, Volume 470, Issue 5, pp 1303-1311
Date: 14 Dec 2011

Rectus Femoris Transfer Improves Stiff Knee Gait in Children With Spastic Cerebral Palsy

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Stiff knee gait is common among children with ambulatory cerebral palsy (CP). When surgery is indicated, rectus femoris transfer as a primary treatment enhances knee range of motion, reduces time to peak knee flexion, increases peak knee flexion, and reduces toe drag.


We determined whether (1) distal rectus femoris transfer improved knee range of motion, time to peak knee flexion, peak knee flexion, and toe drag in children with CP diagnosed with stiff knee gait; and (2) patients in some subgroups (eg, those with relatively high knee range of motion compared with those with low knee range of motion before rectus femoris transfer) had greater improvement in these parameters.


We retrospectively reviewed gait data from 56 patients (99 limbs) preoperatively, short-term, and long-term. Subgroup analyses were performed to determine whether patients with high knee range of motion relative to those with low or moderate knee range of motion improved differentially after rectus femoris transfer. The minimum followup was 7 years (mean ± SD, 10 ± 2 years; range, 7–13 years).


The mean peak knee flexion increased from baseline to short-term and to long-term followup. Patients with low peak knee flexion had the greatest improvement of peak knee flexion after rectus femoris transfer relative to the moderate and high peak knee flexion subgroups. Similarly, the greatest improvement after rectus femoris transfer for knee range of motion occurred in the low knee range of motion subgroup relative to moderate and high subgroups. Rectus femoris transfer improved mean time to peak knee flexion at short-term and long-term followup compared with baseline. Likewise, there was a decrease in toe drag at short- and long-term after rectus femoris transfer.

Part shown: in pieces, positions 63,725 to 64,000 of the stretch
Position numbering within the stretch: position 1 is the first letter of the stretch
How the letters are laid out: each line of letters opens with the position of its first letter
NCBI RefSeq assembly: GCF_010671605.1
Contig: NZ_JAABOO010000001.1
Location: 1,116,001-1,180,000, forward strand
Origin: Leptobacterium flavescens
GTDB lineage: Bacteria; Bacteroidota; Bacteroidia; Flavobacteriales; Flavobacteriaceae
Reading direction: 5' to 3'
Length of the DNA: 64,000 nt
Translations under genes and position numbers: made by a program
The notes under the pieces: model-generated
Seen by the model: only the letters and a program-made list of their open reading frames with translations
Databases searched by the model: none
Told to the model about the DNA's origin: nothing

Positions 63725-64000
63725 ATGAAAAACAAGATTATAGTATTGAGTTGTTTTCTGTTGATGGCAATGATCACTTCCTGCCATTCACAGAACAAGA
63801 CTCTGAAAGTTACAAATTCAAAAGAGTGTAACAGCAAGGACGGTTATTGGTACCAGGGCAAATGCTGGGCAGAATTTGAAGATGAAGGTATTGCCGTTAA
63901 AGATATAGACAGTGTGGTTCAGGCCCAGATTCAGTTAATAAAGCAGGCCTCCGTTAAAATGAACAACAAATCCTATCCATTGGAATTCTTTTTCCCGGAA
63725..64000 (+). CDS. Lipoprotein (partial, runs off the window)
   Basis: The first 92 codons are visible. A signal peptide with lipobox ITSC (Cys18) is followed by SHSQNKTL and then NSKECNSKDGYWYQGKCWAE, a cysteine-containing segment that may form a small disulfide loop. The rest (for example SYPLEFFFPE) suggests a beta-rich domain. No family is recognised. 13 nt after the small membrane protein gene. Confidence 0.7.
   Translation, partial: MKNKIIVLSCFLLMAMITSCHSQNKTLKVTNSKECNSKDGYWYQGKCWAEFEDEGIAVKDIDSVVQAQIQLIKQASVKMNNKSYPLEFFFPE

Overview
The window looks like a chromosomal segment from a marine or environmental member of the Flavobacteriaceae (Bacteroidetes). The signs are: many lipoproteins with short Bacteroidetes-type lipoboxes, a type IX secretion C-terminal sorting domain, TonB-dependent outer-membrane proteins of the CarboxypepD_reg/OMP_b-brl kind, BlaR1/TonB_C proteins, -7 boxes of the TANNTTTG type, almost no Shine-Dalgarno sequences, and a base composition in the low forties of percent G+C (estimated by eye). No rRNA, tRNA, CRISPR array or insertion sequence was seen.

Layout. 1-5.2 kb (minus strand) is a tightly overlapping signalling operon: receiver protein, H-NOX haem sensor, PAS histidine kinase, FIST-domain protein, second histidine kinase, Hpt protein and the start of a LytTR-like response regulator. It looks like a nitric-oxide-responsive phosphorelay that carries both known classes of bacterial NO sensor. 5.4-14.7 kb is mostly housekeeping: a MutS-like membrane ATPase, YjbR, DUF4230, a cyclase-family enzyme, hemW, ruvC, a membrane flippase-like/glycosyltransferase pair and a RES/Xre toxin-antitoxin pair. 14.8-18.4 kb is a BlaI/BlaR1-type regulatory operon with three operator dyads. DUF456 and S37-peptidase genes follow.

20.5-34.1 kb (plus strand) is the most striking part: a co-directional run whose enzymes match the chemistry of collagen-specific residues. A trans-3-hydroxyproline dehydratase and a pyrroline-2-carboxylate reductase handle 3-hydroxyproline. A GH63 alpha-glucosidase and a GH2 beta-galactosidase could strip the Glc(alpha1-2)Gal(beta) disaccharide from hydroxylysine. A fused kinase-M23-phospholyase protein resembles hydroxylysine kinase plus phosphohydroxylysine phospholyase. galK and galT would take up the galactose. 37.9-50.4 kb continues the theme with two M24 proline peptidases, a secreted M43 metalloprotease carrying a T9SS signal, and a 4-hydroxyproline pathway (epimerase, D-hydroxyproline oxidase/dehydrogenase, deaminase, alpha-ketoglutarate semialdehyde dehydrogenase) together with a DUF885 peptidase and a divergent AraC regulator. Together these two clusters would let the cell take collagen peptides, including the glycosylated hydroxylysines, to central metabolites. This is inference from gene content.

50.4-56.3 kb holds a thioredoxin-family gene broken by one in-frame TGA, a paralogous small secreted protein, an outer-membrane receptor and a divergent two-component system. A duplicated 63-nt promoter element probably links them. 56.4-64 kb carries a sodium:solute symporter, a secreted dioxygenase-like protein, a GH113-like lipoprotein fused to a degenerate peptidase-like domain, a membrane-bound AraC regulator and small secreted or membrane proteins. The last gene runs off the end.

Distal rectus femoris transfer selectively improved peak knee flexion, toe drag, and reduced time to peak knee flexion in ambulatory children with CP with stiff knee gait.

Level of Evidence

Level IV, therapeutic study. See guidelines for authors for a complete description of levels of evidence.

Each author certifies that he or she, or a member of their immediate family, has no commercial associations (eg, consultancies, stock ownership, equity interest, patent/licensing arrangements, etc) that might pose a conflict of interest in connection with the submitted article.
All ICMJE Conflict of Interest Forms for authors and Clinical Orthopaedics and Related Research editors and board members are on file with the publication and can be viewed on request.
Each author certifies that his or her institution approved the human protocol for this investigation, that all investigations were conducted in conformity with ethical principles of research, and that informed consent for participation in the study was obtained.